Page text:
Working at the college student radio station has opened me up to a lot of great experiences. Between having multiple specialty shows, interviewing touring bands and interning at the recording studio I have had my fair share of fun projects at KCOU. This summer I was fortunate enough to cover the Wakarusa Music Festival as a KCOU staff member. A good friend of mine, Andrew Yost, and I spent four fantastic days filming bands, attending press conferences and creating a media portfolio of our experience.
Day 1: Michael Franti & Spearhead, Vintage Trouble, STS9 (Thursday, June 5th)
Dave and Yost arrived at Walkarusa a little late on the first full day of the festival, so don’t let “Day 1” fool you. Walkarusa is a four day festival, but they have some night concerts as a “pre-fest” warm-up. Being familiar with the fest, Dave and Yost felt like they were limber enough to hang with the best beats. KCOU covered all four full-day music line-ups.
Wakarusa is an annual festival held in Mulberry Mountain, Arkansas. The festival originated in Lawrence, Kansas on the Wakarusa River (hence the name Wakarusa). A fun fact that many festival go-ers will tell you is that Wakarusa is a Native American term for “ass deep”. A handful of years back the festival was relocated from the Wakarusa River down to Arkansas where it has remained for many years since. This summer Wakarusa rang in the 11th year anniversary on the mountain.
This was my 3rd time at Wakarusa. Considering Waka’ was the first festival I ever went to there is, and always will be, a special place in my heart for it. I grew up a big music lover and player, but the last year of high school and a four day getaway with two vans packed full of my best friends heading down to Mulberry Mountain changed my life forever. The festival culture and experience made me realize the importance and the magic of music. Since then I have always wanted to find a career in music whether it be playing, performing, producing or covering it via media.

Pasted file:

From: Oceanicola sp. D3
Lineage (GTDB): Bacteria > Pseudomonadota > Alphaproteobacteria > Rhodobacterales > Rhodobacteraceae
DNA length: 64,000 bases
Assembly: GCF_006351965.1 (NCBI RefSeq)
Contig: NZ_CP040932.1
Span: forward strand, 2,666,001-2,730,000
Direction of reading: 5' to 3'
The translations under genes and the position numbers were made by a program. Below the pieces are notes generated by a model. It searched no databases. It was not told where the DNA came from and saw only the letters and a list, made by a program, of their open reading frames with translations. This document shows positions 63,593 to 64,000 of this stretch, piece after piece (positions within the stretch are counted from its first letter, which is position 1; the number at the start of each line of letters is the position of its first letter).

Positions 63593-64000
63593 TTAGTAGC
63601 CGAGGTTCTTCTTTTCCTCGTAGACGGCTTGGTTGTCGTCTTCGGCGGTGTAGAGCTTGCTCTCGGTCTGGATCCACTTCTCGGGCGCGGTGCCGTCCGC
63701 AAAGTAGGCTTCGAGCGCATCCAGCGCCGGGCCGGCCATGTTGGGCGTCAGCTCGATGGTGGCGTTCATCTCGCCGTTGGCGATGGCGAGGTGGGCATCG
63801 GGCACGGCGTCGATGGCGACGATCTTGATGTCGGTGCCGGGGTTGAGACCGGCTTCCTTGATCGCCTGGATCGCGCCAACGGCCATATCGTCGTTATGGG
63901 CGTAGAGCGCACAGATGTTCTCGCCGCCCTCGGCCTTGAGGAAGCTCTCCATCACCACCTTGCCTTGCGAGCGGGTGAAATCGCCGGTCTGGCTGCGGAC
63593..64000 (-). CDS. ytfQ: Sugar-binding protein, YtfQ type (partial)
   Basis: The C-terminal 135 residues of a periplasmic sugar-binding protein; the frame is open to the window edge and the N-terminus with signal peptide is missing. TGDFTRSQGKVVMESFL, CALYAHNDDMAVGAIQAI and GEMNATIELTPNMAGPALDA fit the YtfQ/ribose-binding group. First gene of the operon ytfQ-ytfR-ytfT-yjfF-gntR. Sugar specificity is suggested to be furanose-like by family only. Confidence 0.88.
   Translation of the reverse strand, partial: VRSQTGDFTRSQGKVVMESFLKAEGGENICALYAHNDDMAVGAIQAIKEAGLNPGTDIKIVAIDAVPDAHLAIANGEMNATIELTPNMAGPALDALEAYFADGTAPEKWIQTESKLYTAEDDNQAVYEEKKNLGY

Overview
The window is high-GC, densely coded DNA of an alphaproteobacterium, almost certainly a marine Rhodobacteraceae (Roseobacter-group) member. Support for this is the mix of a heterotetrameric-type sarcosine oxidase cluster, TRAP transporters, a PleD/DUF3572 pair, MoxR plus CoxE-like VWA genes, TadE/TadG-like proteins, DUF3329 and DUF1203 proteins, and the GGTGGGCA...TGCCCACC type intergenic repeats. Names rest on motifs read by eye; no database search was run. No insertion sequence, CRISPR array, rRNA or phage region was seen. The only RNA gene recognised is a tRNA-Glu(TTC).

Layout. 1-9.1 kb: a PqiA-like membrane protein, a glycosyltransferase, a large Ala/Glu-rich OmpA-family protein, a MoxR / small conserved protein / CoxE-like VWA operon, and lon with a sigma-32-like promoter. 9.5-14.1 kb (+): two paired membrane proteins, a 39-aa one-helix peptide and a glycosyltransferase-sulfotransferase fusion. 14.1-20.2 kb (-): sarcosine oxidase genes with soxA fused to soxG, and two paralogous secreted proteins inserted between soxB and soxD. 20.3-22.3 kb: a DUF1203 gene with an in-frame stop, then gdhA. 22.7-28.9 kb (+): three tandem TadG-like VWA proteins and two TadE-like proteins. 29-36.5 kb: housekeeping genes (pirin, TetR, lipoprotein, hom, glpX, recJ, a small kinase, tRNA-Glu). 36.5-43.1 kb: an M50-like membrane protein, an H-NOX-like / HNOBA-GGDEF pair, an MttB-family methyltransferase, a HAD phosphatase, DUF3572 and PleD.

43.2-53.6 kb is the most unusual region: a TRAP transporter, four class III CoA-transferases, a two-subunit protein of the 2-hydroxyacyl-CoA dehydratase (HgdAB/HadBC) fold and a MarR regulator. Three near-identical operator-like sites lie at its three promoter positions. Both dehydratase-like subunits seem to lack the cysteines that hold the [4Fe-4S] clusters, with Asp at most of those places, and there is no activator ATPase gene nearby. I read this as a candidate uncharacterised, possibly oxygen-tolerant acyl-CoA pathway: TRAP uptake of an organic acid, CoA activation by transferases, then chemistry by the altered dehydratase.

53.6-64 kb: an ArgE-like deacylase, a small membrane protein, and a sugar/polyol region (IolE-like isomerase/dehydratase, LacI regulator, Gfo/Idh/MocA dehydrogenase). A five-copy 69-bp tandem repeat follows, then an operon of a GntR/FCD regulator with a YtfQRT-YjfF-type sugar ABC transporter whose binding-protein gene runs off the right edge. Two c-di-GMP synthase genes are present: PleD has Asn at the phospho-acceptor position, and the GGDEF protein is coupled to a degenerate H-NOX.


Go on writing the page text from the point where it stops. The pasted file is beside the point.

Day 2: Press Conference, Murder By Death, Dr. Dog, Nahko Bear, Nikki Bluhm, Alvin Risk, The Flaming Lips, String Cheese Incident
Waka’, like many other festivals, has a sense of culture that comes along with it. Being a smaller festival it is seemingly less commercialized than some other festivals I have been to and it attracts a crowd of very fun, wild and wacky minded folk. One of the evenings I walked around at two in the morning chatting up Wakarusians as an investigative journalist in hopes to digging deeper to the characters that make up the audience and atmosphere of the music festival. The question I asked was “What is your favorite part of the
festival?”. Almost unanimously the answer was “the people”. The folks that come year after year to Waka’ are a special breed and add a lot to the special atmosphere the festival is notorious for having. There are few places on earth that you can walk around with such high spirits, laughing so frequently and making friends with most every person you meet. High fives are given as liberally as the compliments and it makes for an incredible festival experience. I found this to be the case the first, second and the most recently third time I attended the Wakarusa music festival.
By the third day of the festival Yost and I had transformed from run of the mill Mizzou college students into “one of them”. One of the barefoot, care free, high spirited easy going festival goers. An idea that I kept tossing around was how in a strange way it felt religious. Growing up I always saw the synagogue as a place of unity and bringing people together. People who are in search of a higher quality of life and a better way of living. Wakarusa was exactly that. While it is (very) different from cultural norms there is a very real set of ideals that are consistently at each festival. You see positivity, friendliness, sharing, stress reliving, happiness, minimalist, anti-consumer, eco-friendly etc. There is a long list of great attributes that are exhibited by the masses at large. I’ve been there a few times now and it is very apparent to me that the festival culture resembles a religion in this since.
Day 3: Andy Frasco, The Mowglis, Edward Sharpe and the Magnetic Zeros, The Revivalists, Umphrey’s McGee, Bassnectar
The music ranges from funkadelic jam bands to no shoes boogie blues and from uplifting acoustic reggae to bass heavy gettin’ down DJ’s.